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Yee gods!
April 02, 2014, 05:00 AM By Dorothy Dimitre

“The most dangerous men on Earth are those who are afraid they are wimps.” — James Gilligan.

Just when we think that politics couldn’t get any more corrupt and we’ve ferreted out the sleaziest of the bunch, along comes state Sen. Leland Yee and his inventory of alleged offenses. Seems this is a striking example of what is wrong with, among other things, allowing special interest money to control our politicians. This pathetic facsimile of a man, had proven some time ago that he couldn’t be trusted. You’d think that anyone with an iota of common sense and insight would have caught on to his antics long ago.

It seems politics is quite a draw for guys who are extremely egocentric, and often have no conscience. Yee and his ilk, when you read their history, are obviously men with no qualms about using others for their own purposes — often to the extent that they believe they are above the law. It’s too bad that so many people are taken in by the baloney that these guys spew and choose not to see beyond the facade into their psychological disorders.

Of course, there aren’t many people who go into politics because of their humility and their desire to help humanity. When they do, they often get caught up in the system. Too many politicians are narcissists, the type that is based on deep insecurity and pathological self-esteem. As time goes on, this can increase greatly as they bask in the devotion of their supporters who are often living through his notoriety and get their jollies from all of the folderol. And then, when you add the influence of big money, opportunities to break the law proliferate. 

When all of this stuff about Yee came out, I just happened to be reading: “The Myth of the Spoiled Child” by Alfie Kohn which, surprisingly, offers much insight into people like Yee by discussing the differences between healthy and pathological self-esteem. For instance, “someone who feels compelled to swagger and boast, to flash his credentials or his bling, to tell you how much better he is than anyone else, may well be trying to compensate for the terrifying suspicion that, down deep, he’s really not very impressive at all.” … “There’s a world of difference between, on the one hand, genuinely positive self-regard and arrogant self-satisfaction.”

Much corruption and opportunism could be prevented if more people would learn early on how to spot those who are out to use others for their own benefit in such exploitative ways that we often read about. They would learn how to recognize the types of people who have no ethics, no empathy, no humility — and look beyond the surface instead of latching themselves on to someone who is out to use them in whatever manner necessary to promote their own agenda.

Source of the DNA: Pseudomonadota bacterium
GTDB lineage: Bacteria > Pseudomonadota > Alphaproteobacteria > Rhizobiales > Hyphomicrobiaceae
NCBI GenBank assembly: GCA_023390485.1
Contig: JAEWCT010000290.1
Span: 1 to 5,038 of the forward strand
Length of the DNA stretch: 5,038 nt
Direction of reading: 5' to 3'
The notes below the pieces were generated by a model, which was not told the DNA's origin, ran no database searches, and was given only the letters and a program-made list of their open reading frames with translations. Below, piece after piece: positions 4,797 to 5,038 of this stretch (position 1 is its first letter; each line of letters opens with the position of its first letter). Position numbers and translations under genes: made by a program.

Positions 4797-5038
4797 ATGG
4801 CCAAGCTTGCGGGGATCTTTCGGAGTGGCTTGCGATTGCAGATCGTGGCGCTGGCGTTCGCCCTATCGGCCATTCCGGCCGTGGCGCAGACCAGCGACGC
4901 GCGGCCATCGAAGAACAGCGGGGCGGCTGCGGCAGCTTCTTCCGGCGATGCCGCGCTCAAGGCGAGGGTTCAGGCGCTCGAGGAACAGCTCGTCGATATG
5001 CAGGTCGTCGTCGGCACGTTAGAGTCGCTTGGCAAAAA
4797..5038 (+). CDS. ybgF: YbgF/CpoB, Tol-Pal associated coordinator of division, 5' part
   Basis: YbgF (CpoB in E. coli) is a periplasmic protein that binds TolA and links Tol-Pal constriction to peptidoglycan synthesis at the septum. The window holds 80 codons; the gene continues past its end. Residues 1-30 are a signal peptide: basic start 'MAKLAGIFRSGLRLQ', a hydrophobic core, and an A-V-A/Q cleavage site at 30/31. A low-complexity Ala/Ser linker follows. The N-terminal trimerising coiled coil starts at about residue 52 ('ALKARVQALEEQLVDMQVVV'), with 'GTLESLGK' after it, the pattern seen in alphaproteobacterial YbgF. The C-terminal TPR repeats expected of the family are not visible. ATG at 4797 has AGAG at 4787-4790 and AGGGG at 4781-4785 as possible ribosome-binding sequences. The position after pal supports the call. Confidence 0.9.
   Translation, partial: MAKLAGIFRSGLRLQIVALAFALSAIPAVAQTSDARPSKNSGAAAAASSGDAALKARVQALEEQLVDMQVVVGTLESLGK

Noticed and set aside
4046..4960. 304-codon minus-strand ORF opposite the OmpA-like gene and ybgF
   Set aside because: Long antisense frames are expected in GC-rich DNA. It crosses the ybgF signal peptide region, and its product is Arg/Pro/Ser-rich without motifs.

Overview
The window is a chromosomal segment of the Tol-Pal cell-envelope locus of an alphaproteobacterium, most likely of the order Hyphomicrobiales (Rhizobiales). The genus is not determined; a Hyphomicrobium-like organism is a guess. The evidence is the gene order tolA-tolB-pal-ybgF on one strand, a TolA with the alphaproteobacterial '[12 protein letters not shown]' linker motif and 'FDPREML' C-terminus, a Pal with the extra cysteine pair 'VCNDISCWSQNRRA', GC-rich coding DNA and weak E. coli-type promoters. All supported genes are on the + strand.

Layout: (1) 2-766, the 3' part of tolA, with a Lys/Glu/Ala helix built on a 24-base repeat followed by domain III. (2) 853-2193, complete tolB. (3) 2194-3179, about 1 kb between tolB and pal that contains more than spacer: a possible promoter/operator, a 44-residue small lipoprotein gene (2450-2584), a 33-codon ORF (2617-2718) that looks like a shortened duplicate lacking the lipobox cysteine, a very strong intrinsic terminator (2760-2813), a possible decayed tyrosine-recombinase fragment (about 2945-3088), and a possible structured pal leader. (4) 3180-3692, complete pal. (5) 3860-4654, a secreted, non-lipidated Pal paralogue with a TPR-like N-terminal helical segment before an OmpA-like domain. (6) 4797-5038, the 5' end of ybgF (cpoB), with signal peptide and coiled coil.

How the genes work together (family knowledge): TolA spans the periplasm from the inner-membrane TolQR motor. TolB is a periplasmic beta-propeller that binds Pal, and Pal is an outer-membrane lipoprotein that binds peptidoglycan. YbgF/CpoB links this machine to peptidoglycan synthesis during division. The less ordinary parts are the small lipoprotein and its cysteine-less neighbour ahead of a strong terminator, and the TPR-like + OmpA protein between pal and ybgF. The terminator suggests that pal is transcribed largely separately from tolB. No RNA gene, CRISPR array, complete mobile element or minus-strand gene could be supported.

After reading Kohn’s book, you learn that to prevent such exploitative people from getting away with their antics, children need to learn early on to counteract such behavior by being raised by parents who “support kids’ inclination to care and develop a pro-social orientation.” We need to “support their self-confidence and assertiveness.” We also need to help them “embrace the value of skepticism and non-conformity.”

Trouble is, in our culture, celebrity adoration is rampant. No matter how phony they are, how obviously completely obsessed with themselves, or how lacking in ethics and morality, they often gain a huge following who are easily swayed by glib, manipulative people. To counteract this, children need to develop self-confidence, to learn to be appropriately skeptical, and not to believe everything they are told, especially by those who stand to gain from their devotion. Sadly, they will learn that there are people out there who cannot be trusted, often those in positions of influence like even some school personnel and religious leaders. When we watch the news on TV or read the newspaper, evidence of this need surfaces regularly. Children can be taught and encouraged to responsibly question and to be suspicious of those who would make followers out of them instead of skeptics.

No one ever said that parenting is easy. But much of the success of the future depends upon people with healthy self-esteem catching on to and standing up to politicians and others who are out to use us for their own malevolent purposes. As Kohn concluded: “The truth is that if we want children to be able to resist peer pressure and grow into principled and brave adults, we have to actively welcome their questioning and being assertive — with us.” Maybe then people like Yee would be exposed for who they are and summarily dealt with before so much damage has been done.

Since 1984, Dorothy Dimitre has written more than 700 columns for various local newspapers. Her email address is gramsd@aceweb.com.

 

 

 

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